'Absolutely lovely. VERY believable characters, touching and funny' (Reader, Five Stars)
'You will forget about all the troubles which exist in the real world' (Reader, Five Stars)
This winter, escape to a warm and wonderful clifftop hotel with the world's favourite storyteller. Now with brand new introduction by Cathy Bramley, bestselling author of Merrily Ever After.
'Sometimes she would go and walk the cliffs at night and look out over the ocean...'
Set high on the cliffs on the west coast of Ireland, Stone House was falling into disrepair until one woman, with a past she needed to forget, breathed new life into the place. Now a hotel with a big warm kitchen and log fires, it provides a welcome few can resist.
And so gather the guests: some with secrets, some longing to leave their old lives behind, and some hoping the break at Stone House will help them find a way to face the future...
Find out why millions of readers adore Maeve Binchy
'A book that encourages and inspires and envelopes you like a warm hug. And makes you desperate for a trip to the west of Ireland!' (Five Stars)
'You feel part of the story from beginning to end' (Five Stars)
'Lovely ... A week's holiday in a lovely part of the country can change lives dramatically' (Five Stars)
'Would recommend to anyone who loves the west of Ireland and wild landscapes intertwined with love and disappointment' (Five Stars)
'I couldn't put my Kindle down and read the book through the night' (Five Stars)
'A lovely gentle story full of unexpected characters who come to life' (Five Stars)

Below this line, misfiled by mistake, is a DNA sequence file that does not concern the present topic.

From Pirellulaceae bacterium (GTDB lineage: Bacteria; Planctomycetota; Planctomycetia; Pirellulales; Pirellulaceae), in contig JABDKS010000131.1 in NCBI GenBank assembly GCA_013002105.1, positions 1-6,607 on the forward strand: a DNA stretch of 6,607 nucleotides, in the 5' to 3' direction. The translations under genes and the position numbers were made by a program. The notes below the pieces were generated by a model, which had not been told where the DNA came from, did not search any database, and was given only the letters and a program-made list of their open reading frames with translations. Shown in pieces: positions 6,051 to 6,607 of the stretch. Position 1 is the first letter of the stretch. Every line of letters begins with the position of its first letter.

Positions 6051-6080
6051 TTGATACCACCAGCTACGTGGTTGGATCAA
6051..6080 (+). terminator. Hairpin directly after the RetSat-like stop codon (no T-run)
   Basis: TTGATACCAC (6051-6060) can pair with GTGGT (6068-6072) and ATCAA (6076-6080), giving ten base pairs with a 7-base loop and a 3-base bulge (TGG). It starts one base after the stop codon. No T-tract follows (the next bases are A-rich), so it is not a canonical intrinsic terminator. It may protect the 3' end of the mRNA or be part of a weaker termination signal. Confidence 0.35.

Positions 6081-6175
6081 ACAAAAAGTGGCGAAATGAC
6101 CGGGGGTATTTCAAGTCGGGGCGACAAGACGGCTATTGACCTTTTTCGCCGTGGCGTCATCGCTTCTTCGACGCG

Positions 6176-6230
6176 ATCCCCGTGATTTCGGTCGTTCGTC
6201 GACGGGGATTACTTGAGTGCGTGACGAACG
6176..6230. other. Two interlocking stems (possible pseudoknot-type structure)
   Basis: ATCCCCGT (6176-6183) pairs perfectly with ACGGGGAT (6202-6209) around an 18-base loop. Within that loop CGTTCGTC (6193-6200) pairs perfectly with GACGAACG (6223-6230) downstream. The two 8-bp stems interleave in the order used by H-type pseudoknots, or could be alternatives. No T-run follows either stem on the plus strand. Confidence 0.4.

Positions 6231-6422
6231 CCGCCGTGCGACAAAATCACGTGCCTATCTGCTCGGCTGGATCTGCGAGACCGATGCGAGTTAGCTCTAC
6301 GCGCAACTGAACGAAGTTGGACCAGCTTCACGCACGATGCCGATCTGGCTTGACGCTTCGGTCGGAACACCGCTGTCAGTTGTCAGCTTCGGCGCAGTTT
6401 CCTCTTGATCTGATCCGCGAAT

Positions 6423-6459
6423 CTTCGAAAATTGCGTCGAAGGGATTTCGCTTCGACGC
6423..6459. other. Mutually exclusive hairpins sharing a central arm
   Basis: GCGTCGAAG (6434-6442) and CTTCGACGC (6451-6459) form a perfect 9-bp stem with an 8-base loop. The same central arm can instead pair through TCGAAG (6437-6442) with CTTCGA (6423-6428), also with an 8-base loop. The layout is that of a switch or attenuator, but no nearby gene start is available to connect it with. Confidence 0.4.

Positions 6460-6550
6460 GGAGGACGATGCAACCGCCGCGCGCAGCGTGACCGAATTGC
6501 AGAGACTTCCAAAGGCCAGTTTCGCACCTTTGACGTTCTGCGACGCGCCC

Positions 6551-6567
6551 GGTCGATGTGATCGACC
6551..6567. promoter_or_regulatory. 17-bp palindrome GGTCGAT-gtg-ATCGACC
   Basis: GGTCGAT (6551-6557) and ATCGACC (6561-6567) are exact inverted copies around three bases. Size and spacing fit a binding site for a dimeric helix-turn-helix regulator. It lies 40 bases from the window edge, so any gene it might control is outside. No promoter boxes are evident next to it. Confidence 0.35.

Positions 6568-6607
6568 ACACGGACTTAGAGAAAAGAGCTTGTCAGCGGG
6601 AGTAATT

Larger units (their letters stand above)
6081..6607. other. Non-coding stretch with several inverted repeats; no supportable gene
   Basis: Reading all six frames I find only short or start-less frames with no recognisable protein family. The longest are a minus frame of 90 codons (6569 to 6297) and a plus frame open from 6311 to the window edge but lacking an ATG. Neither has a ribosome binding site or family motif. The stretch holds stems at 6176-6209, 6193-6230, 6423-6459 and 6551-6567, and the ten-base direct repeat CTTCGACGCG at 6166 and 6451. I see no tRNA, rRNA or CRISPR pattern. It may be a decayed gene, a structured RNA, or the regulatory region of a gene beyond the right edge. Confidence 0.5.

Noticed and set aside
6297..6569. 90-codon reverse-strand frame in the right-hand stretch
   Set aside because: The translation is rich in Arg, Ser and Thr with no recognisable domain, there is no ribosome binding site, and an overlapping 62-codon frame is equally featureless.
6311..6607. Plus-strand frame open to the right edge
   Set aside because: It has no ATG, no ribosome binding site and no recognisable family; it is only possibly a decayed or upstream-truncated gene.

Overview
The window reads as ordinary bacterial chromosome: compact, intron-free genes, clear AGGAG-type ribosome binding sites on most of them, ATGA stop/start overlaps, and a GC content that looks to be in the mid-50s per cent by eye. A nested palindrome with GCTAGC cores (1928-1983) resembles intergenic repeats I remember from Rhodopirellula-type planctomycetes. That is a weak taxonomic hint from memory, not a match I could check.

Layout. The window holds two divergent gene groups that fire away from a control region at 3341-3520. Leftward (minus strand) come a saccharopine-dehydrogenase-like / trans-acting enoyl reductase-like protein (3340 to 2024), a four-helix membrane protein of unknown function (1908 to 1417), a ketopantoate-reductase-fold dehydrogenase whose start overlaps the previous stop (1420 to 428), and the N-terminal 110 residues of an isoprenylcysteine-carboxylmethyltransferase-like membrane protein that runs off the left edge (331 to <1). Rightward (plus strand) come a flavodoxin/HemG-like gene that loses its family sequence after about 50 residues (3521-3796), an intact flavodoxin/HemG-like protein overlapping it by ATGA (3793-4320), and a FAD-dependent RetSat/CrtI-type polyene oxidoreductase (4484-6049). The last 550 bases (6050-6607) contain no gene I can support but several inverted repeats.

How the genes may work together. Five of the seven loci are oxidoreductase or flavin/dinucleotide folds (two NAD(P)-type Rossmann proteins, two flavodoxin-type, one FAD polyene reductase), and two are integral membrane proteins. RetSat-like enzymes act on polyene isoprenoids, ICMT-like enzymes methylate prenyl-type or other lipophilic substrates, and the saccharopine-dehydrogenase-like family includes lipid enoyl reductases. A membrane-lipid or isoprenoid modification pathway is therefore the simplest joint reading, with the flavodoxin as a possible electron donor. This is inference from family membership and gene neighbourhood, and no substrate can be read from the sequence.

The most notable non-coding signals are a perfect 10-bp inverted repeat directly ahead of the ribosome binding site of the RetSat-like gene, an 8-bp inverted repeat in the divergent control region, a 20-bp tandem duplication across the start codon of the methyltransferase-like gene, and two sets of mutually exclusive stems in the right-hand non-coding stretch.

This less-than-thrilling final work (after Minding Frankie) in the late Irish novelist s prolific oeuvre tells the life stories of a cast of characters that show up for a week s stay at a bed and breakfast called Stone House. The house is located in the idyllic village of Stoneybridge on western Ireland s "wet and wild and lonely" Atlantic coast. Binchy begins with the hotel s founder and proprietor, Chicky Starr, whose life hasn t turned out the way she d hoped. Several disparate narratives overlap and intermingle in various ways, as the reader views the characters who each receive their own chapter from the others perspectives. Binchy encapsulates the lives of her characters with such authority and so completely that there is little room for mystery or urgency. The reader gets the sense that all of the intrigue has been removed from the characters unique yet matter-of-fact lives. The novel, however, is welcome territory for those looking for a feel-good read, and as Binchy writes, no matter how awry their lives seem to go, "It was all going to be fine."